Checking for PostgreSQL Bloat

Keith Fiske
PostgreSQL bloat

I’ve been noticing that the query used in v1.x of my script (obtained from the module) was not always accurate and was often not reporting on bloat that I knew for a fact was there (Ex: I just deleted over 300 million rows, vacuumed & analyzed the table and still no bloat? Sure it could happen, but highly unlikely). So I continued looking around and discovered the pgstattuple contrib module that comes with PostgreSQL. After discussing it with several of the core developers at recent PostgreSQL conferences (PGConfUS & PGCon) I believe this is a much, much better way to get an accurate assessment of the bloat situation. This encouraged me to do a near complete rewrite of my script and v2.0.0 is now available. It’s not a drop-in replacement for v1.x, so please check the –help for new options.

pgstattuple is a very simple, but powerful extension. It doesn’t require any additional libraries to be loaded and just adds a few functions you can call on database objects to get some statistics about them. The key function for bloat being the default one, pgstattuple(regclass), which returns information about live & dead tuples and free space contained in the given object. If you read the description below on what bloat actually is, you’ll see that those data points are exactly what we’re looking for. The difference between what this function is doing and what the query is doing is quite significant, though. The check_postgres query is doing its best to guess what is dead & free space based on the current statistics in the system catalogs. pgstattuple actually goes through and does a full scan on the given table or index to see what the actual situation is. This does mean this query can be very, very slow on large tables. The database I got the examples below from is 1.2TB and a full bloat check on it takes just under 1 hour. But with the inaccuracies I’ve seen being returned by the simpler query, this time can be well worth it. The script stores the statistics gathered in a table so they can be easily reviewed at any time and even used for monitoring purposes, just like check_postgres.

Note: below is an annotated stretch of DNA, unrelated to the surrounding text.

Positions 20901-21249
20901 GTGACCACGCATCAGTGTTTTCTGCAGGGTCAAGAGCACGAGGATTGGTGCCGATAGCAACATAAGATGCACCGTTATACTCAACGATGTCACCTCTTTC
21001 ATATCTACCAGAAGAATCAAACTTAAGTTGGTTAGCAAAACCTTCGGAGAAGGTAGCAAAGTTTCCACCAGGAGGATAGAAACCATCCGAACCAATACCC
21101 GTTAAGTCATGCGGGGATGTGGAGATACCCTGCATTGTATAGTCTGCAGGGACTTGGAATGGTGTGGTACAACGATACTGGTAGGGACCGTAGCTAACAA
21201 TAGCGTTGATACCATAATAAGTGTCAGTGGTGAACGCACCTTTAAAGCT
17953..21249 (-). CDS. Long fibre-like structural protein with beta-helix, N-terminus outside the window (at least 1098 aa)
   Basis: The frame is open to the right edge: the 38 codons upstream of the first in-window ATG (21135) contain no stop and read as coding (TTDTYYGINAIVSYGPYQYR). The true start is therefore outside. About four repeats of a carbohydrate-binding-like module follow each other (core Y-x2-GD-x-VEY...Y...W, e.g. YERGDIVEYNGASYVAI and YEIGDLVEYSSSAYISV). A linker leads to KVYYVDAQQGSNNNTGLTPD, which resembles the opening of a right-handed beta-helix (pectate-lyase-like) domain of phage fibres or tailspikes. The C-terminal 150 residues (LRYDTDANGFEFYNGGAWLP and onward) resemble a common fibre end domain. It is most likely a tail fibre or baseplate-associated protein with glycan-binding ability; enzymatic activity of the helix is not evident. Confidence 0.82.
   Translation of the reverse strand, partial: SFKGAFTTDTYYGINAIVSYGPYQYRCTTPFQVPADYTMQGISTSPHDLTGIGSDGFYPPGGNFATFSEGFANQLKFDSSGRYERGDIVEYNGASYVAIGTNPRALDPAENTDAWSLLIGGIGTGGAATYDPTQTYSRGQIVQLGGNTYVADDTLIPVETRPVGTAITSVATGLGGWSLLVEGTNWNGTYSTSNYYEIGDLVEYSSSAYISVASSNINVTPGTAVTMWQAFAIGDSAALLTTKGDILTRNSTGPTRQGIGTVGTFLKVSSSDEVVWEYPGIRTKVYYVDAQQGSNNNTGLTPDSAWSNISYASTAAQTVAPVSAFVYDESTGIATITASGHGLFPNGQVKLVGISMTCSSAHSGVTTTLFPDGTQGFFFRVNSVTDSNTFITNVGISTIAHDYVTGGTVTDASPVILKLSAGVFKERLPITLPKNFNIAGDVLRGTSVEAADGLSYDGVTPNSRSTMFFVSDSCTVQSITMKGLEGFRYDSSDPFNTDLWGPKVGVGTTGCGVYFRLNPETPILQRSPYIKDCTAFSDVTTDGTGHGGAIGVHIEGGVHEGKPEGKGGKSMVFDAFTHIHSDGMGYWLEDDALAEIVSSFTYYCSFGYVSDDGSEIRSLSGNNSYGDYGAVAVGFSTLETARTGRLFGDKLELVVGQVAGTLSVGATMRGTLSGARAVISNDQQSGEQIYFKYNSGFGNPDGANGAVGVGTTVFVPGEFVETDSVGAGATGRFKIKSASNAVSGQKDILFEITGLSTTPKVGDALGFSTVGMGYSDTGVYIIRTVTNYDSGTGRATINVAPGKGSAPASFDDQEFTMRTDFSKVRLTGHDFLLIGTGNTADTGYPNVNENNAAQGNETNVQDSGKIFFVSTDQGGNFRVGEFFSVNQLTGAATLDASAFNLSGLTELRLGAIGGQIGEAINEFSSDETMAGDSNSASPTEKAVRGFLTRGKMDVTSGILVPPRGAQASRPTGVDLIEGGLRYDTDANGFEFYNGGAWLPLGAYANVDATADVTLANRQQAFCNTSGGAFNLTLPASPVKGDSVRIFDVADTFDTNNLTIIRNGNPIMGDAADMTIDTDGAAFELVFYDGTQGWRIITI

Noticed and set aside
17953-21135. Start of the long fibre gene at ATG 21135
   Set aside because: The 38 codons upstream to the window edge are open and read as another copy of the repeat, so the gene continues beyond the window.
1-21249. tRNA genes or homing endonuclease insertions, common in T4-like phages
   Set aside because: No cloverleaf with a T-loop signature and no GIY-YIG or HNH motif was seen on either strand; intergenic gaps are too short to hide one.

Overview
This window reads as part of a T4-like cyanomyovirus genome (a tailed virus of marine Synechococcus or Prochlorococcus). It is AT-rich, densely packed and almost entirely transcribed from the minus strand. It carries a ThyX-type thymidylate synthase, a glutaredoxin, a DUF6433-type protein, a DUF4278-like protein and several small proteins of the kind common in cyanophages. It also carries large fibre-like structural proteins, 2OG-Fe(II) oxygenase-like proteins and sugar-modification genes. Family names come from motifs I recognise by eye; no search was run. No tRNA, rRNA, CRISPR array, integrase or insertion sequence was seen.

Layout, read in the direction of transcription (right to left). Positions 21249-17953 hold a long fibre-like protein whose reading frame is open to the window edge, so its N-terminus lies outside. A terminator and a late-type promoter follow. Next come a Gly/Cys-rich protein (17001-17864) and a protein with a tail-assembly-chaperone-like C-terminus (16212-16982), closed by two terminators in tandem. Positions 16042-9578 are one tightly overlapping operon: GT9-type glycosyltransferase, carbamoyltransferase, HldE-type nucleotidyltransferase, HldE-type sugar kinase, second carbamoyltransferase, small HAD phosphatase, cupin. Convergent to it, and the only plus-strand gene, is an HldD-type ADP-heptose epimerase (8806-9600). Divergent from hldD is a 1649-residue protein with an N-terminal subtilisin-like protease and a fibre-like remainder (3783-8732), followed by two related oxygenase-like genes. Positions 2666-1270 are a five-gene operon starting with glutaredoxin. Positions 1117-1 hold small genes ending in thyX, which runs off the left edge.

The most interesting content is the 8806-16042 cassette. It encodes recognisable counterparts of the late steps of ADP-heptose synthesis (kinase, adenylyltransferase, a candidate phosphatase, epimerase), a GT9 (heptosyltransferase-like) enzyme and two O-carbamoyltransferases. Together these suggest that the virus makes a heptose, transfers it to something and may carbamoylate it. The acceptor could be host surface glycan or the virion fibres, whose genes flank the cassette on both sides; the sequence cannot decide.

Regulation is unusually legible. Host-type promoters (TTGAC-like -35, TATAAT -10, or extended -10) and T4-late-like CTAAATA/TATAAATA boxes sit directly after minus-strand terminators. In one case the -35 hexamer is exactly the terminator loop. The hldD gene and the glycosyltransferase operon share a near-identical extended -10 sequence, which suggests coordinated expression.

Before showing what the script can do, I just want to emphasize some things because they’re important. Bloat percentage alone is a poor indicator of actual system health. Small tables may always have a higher than average bloat, or there may always be 1 or 2 pages considered waste, and in reality that has next to zero impact on database performance. Constantly “debloating” them is more a waste of time than the space used. So the script has some filters for object size, wasted space and wasted percentage. This allows the final output of the bloat report to provide a more accurate representation of where there may actually be problems that need to be looked into.

Another option is a filter for individual tables or indexes to be ignored. If you understand why bloat happens, you will come across cases where a table is stuck at a certain bloat point at all times, no matter how many times you VACUUM FULL it or run pg_repack on it (those two things do remove it, but it quickly comes back). This happens with tables that have a specific level of churn with the rows being inserted, updated & deleted. The number of rows being updated/deleted is balanced with the number of rows being inserted/updated as well as the autovacuum schedule to mark space for reuse. Removing the bloat from tables like this can actually cause decreased performance because instead of re-using the space that VACUUM marks as available, Postgres has to again allocate more pages to that object from disk first before the data can be added. So bloat is actually not always a bad thing and the nature of MVCC can lead to improved write performance on some tables. On to the new script!